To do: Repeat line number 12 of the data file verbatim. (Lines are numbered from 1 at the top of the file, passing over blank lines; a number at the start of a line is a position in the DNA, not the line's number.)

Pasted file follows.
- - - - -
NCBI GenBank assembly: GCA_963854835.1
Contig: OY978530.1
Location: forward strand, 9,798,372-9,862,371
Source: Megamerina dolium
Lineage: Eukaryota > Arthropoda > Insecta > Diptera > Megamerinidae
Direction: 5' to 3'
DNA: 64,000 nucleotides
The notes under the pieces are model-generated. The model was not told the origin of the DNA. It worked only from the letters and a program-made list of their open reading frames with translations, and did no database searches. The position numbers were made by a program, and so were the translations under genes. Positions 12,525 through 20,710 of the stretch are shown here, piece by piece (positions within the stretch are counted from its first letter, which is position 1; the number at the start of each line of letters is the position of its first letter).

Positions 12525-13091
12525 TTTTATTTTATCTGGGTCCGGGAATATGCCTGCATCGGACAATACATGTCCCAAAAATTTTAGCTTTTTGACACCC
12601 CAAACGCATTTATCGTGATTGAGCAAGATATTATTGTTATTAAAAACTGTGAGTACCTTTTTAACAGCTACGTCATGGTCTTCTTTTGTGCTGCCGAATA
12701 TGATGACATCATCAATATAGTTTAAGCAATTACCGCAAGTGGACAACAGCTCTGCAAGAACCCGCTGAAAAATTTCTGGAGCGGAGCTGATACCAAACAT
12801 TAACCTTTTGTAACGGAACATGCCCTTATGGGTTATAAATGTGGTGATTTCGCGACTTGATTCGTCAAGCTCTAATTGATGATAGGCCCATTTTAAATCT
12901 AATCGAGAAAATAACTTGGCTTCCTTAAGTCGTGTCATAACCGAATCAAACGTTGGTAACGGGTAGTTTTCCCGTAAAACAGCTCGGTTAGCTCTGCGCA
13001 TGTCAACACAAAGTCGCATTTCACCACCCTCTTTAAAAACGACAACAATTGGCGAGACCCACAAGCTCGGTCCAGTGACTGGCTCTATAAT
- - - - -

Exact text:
12701 TGATGACATCATCAATATAGTTTAAGCAATTACCGCAAGTGGACAACAGCTCTGCAAGAACCCGCTGAAAAATTTCTGGAGCGGAGCTGATACCAAACAT